Two Americans Share Nobel in Medicine
NEW YORK – Two Americans won the Nobel Prize in medicine Monday for discovering a way to silence specific genes, a revolutionary finding that scientists are scrambling to harness for fighting illnesses as diverse as cancer, heart disease and AIDS.
Andrew Z. Fire, 47, of Stanford University, and Craig C. Mello, 45, of the University of Massachusetts Medical School in Worcester, will share the $1.4 million prize.
They were honored remarkably swiftly for work they published together just eight years ago. It revealed a process called RNA interference, which occurs in plants, animals and humans. It’s important for regulating gene activity and helping defend against viruses.
It is “a fundamental mechanism for controlling the flow of genetic information,” said the Karolinska Institute in Stockholm, which awarded the prize.
Since the discovery, scientists have already made RNA interference a standard lab tool for studying what genes do. And they’re working to use it to develop treatments against a long list of illnesses, including asthma, cystic fibrosis, diabetes, flu, Parkinson’s and Huntington’s diseases, and age-related macular degeneration, a major cause of blindness.
“This has been such a revolution in biomedicine, everybody is using it,” said Thomas Cech, president of the Howard Hughes Medical Institute, for which Mello is an investigator.
“It’s so important that people almost take it for granted already, even though it was discovered fairly recently,” said Cech, who won a Nobel in 1989 for RNA research.
Nobel prizes are generally awarded decades after the work that they honor, so a prize now for a finding published in 1998 is striking.
But it’s appropriate, said Bruce Stillman, president of the Cold Spring Harbor Laboratory in Cold Spring Harbor, N.Y., because the work “is recognized now as one of the really revolutionary changes in the way we think about how genes are controlled.”
Genes produce their effect by sending molecules called messenger RNA to the protein-making machinery of a cell. The messenger RNA directs that machinery to produce a particular protein.
In RNA interference, certain molecules trigger the destruction or inactivation of the messenger RNA from a particular gene, so that no protein is produced. Thus the gene is effectively silenced.
For instance, researchers have shown they can lower cholesterol levels in lab animals by suppressing a gene through RNA interference.
Could this ability to block disease-promoting genes produce new treatments?
“In principle it works. In controlled laboratory conditions it works,” Cech said. “And the next five years will tell whether this is a whole new class of pharmaceuticals with the potential to defeat numerous human diseases.”
Mello, who is still doing research on RNA interference, said “there’s a lot of work to do” to turn the basic work into drug treatments.
Ironically, when the congratulatory call from the Nobel committee reached his home at 4:40 in the morning, he was checking the blood level of his diabetic 6-year-old daughter.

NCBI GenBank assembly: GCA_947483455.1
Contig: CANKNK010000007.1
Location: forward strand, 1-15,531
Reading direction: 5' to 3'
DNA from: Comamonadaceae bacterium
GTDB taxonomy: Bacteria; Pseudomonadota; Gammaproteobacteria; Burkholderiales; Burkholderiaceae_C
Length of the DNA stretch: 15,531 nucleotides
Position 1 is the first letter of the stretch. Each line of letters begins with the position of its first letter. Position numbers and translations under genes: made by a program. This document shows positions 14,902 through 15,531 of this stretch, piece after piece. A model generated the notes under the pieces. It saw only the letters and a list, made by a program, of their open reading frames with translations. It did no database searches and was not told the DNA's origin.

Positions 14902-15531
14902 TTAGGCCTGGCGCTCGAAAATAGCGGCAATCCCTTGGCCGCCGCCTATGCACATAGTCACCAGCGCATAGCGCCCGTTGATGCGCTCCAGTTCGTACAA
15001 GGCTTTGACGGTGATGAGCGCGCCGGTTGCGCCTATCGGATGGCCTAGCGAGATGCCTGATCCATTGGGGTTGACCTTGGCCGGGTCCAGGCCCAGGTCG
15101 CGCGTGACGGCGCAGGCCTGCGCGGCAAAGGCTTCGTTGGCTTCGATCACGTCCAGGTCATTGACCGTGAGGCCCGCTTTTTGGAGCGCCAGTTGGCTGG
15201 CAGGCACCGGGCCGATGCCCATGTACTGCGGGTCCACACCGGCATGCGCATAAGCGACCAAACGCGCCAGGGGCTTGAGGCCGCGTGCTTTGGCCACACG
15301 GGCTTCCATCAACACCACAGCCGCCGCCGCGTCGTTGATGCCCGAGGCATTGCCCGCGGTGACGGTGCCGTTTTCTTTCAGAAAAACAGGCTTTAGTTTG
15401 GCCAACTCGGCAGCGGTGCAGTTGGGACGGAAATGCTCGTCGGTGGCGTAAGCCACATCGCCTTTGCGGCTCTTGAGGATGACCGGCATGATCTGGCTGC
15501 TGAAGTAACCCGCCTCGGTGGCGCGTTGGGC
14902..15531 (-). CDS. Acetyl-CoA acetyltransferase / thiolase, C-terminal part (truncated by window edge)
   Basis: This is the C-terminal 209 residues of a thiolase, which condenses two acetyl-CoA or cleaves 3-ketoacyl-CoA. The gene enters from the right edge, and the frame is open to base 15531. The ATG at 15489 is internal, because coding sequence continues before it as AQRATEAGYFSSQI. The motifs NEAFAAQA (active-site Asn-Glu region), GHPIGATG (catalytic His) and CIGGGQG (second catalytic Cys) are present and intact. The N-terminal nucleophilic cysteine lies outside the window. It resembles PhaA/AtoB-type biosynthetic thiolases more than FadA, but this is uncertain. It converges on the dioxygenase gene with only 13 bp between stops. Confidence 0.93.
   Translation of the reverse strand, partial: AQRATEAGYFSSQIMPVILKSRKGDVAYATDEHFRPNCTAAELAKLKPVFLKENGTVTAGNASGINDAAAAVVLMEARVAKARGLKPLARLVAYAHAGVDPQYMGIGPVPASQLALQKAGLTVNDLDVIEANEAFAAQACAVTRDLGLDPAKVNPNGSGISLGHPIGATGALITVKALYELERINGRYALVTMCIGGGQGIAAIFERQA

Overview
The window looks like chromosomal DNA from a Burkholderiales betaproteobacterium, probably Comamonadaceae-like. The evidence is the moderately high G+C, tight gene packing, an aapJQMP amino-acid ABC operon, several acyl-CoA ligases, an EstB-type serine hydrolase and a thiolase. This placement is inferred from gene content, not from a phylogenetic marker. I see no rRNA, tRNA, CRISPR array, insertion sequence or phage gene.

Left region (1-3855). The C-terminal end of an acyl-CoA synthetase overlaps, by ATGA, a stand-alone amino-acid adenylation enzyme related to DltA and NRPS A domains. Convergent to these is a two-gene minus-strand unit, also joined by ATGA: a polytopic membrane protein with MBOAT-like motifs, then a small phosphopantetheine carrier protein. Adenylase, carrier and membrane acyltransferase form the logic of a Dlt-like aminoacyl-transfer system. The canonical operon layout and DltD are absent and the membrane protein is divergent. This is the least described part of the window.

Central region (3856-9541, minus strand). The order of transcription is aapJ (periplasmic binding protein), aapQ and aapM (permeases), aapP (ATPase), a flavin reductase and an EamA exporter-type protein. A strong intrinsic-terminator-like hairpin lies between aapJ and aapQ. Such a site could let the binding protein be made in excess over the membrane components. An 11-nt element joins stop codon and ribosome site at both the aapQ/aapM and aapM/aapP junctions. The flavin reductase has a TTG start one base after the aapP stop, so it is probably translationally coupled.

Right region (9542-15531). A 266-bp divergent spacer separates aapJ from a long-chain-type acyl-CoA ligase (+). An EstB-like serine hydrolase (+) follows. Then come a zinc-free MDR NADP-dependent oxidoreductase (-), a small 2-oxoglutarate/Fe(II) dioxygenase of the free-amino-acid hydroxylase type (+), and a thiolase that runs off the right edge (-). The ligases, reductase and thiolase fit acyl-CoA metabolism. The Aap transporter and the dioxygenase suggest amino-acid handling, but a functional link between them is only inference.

“You don’t really appreciate how important the work of the last 50 years or so of modern molecular medicine … has been until you know somebody who is alive and well because of it,” he said.
Fire said the award showed the importance of publicly funding basic research that doesn’t appear to have any near-term payoff. He also said he had not decided how to use his half of the prize money.
Fire, who was working for the Washington-based Carnegie Institution at the time of the discovery, and Mello did their groundbreaking experiment in a tiny worm called C. elegans.
They found they could block the effect of a specific gene by injecting worms with a particular double-stranded version of RNA. Usually RNA “” ribonucleic acid “” has only one strand.
“That was the breakthrough that set the whole field on fire, no pun intended,” Cech said.
While scientists had already known that RNA played a role in gene silencing in plants, they didn’t understand the process. The prize-winning research “was like opening the blinds in the morning,” said Erna Miller, a member of the Nobel committee. “Suddenly you can see everything clearly.”
Jeremy M. Berg, director of the National Institute of General Medical Sciences in Bethesda, Md., which has funded work by Fire and Mello for years, said he had predicted the two men would win this year.
“It’s an example of a discovery of a fundamental biological process that has an almost unlimited number of implications,” Berg said. “The impact has just been steadily growing.”
Monday’s prize was the first Nobel of this year, to be followed by the awards for physics, chemistry, literature, peace and economics.
Alfred Nobel, the Swedish inventor of dynamite, established the prizes in his will in the categories of literature, peace, medicine, physics and chemistry. The economics prize is technically not a Nobel but a 1968 creation of Sweden’s central bank.
Winners receive a check, handshakes with Scandinavian royalty, and a banquet on Dec. 10 “” the anniversary of Nobel’s death in 1896. All prizes are handed out in Stockholm except for the peace prize, which is presented in Oslo.
Biotechnology writer Paul J. Elias in Palo Alto and reporter Ken Maguire in Boston contributed to this report.
On the Net:
Nobel Foundation: http://nobelprize.org/